by Rev. Jesse Burns

At the end of the Holy Communion, the Church prays, “we implore You that of Your mercy You would strengthen us through the same in faith toward You and in fervent love toward one another…”[1] Christians live out their daily vocations in faith toward God and in love toward the neighbor.

Luther writes about the difference between faith and love in his Galatians commentary, where he says, “Love ‘bears all things, believes all things, hopes all things, endures all things’ (1 Cor. 13:7); therefore it yields. But not faith; it will not stand for anything…God does not stand for anything or yield to anyone, for He is unchanging. Thus faith is unchanging. Therefore it should not stand for anything or yield to anyone.”[2] What the reformer teaches with these words is that in matters of faith, the Christian’s conscience is captive to no one other than the Lord God who justifies sinners freely on account of Christ alone.

Read Galatians 2:1-10.

  1. Paul’s opponents in Galatia were forcing circumcision upon the Gentile (uncircumcised) Galatians, as though being circumcised was necessary for salvation. In these verses, St. Paul recounts to the Galatians how he went up to Jerusalem to lay before the apostles the gospel which he was proclaiming to the Gentiles. Along with him, he took Barnabas, a circumcised Jew, and Titus, an uncircumcised Gentile. In verse 3, Paul boasts that “even Titus…was not forced to be circumcised.” How does this fact help Paul refute the false teachers who were troubling the Galatians with circumcision? What does this reveal about the unity of teaching between Paul and the Jerusalem apostles? How does this fact give comfort to all Christians, especially “Gentile” Christians?
  2. Read 1 Corinthians 7:18-19. Paul teaches that neither circumcision nor uncircumcision count for anything. We see, then, that Paul does not reject circumcision in and of itself, as though circumcision itself was something harmful to righteousness. Rather, he rejects the idea that it is necessary for righteousness (cf. Romans 4:9-12). In Galatians 2:4, Paul speaks of false brothers “who slipped in to spy out our freedom that we have in Christ Jesus, so that they might bring us into slavery…” How would requiring circumcision bring the Galatians into slavery? To what would they be enslaved? What are some current day examples of false teaching leading to slavery?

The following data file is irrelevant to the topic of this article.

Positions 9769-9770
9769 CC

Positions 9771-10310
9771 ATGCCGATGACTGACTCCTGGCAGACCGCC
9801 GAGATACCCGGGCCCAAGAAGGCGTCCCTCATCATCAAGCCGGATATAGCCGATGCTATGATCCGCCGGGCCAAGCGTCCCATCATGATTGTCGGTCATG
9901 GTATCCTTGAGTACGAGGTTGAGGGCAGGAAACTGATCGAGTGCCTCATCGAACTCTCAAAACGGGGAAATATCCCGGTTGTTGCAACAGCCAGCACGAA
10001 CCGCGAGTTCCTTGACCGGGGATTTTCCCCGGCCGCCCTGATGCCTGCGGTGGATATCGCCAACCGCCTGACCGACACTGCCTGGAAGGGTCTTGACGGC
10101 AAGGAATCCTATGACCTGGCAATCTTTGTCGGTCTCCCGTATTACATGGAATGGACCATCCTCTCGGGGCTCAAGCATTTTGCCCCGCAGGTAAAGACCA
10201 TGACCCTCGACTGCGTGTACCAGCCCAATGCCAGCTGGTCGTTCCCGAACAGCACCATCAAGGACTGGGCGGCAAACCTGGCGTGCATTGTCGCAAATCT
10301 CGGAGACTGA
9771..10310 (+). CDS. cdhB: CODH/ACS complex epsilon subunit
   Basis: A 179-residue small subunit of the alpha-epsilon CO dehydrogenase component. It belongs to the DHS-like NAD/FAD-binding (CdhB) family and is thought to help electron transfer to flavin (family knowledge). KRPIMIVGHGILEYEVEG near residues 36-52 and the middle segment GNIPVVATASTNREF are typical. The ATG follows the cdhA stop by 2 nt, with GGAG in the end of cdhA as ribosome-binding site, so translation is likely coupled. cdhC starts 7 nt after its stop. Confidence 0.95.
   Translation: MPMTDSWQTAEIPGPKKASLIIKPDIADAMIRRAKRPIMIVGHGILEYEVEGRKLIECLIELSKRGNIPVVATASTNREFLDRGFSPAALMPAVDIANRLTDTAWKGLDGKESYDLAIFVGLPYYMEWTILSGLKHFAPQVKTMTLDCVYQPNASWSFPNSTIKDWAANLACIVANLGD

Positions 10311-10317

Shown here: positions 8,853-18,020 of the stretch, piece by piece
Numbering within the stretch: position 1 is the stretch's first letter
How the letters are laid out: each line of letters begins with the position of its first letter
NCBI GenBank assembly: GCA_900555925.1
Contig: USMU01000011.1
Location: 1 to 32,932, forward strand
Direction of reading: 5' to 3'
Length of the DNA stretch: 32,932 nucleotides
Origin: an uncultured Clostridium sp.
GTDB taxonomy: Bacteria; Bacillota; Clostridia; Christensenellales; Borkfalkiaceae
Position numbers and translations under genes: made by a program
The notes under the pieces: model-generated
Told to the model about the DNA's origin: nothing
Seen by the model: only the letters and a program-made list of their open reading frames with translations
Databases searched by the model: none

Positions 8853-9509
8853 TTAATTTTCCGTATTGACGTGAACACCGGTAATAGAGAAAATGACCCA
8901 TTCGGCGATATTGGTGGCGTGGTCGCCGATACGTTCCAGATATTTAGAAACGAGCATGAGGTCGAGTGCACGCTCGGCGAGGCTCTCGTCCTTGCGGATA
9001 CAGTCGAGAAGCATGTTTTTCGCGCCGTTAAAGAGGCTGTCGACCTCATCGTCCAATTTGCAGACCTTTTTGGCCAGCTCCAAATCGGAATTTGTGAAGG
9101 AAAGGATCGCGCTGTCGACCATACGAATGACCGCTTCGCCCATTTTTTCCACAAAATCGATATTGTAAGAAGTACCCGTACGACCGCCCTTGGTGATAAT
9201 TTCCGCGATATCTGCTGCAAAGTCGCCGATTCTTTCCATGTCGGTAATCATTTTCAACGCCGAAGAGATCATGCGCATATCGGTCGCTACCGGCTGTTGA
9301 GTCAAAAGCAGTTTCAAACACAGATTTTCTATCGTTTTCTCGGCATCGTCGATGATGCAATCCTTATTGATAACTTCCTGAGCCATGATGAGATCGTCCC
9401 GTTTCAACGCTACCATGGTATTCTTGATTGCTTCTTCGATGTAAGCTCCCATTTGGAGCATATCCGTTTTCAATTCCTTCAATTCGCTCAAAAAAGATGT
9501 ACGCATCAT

3. According to verse 5, what is at stake for the Galatians? If Paul would have submitted to those who were demanding circumcision, what would the Galatians have lost? What would have been the result of that loss for the Galatians and for the whole Church?
  4. Luther writes: “The truth of the Gospel is this, that our righteousness comes by faith alone, without works of the Law. The falsification or corruption of the Gospel is this, that we are justified by faith but not without the works of the Law. The false apostles preached the Gospel, but they did so with this condition attached to it.”[1] We might calls this “faith plus works.” Why should Christians be leery of those who attach conditions to the proclamation of the Gospel? What are some present day examples of conditions attached to the Gospel? How do these conditions ultimately destroy the message that one is saved by grace alone?
  5. In verses 6-9, Paul describes that the result of the meeting in Jerusalem was unity in doctrine and therefore fellowship. Both Paul and Peter had been entrusted with the same gospel message which was for Jew and Gentile alike. Why does Paul attach to this issue the remembrance of the poor in verse 10? How does caring for the poor (we might call this “mercy”) flow out of their fellowship (we might call this “life together”) in the Gospel?

When it comes to the truth of the Gospel, that sinners are justified freely on account of Christ and His work alone, faith ought never yield to those who would add anything to it. We are not saved by “faith plus” anything else but by God’s grace alone received by faith alone. To allow any condition to be attached to this doctrine of justification would ultimately rob Christians justification. This is why Paul stood so firmly and would not yield to the opponents of the Gospel in Galatia. Likewise, Reformation’s central message that sinners are justified freely on account of Christ was also a matter of faith. As such, the Lutheran Reformers, like Paul in our text, could not yield anything of this doctrine.

We frail sinners are declared righteous before God because of the justifying work of Christ Jesus our Savior. As such, we are set free to live before our neighbors in love, even yielding ourselves and our wants for the sake of their needs. At the same time, by faith we cling to Christ alone, with the confidence that He is our righteousness before God.

Prayer: “Let me not doubt, but truly see Your Word cannot be broken; Your call rings out, ‘Come unto Me!’ No falsehood have You spoken. Baptized into Your precious name, My faith cannot be put to shame, And I shall never perish.”[4] Amen

The Rev. Jesse A. Burns is pastor of Redeemer Lutheran Church, Ventura, Iowa.

[1]              The Lutheran Service Book (St. Louis, MO: Concordia Publishing House, 2006). page 201

[2]              Luther, Martin. Luther’s Works, vol. 26: Lectures on Galatians, 1535, Chapters 1-4 (J. J. Pelikan, H. C. Oswald & H. T. Lehmann, Ed.). Saint Louis: Concordia Publishing House, 1963., pages 99-100

[3]              Ibid., 89

[4]              Speratus, Paul, “Salvation unto Us Has Come” (No. 555) in The Lutheran Service Book (St. Louis, MO: Concordia Publishing House, 2006)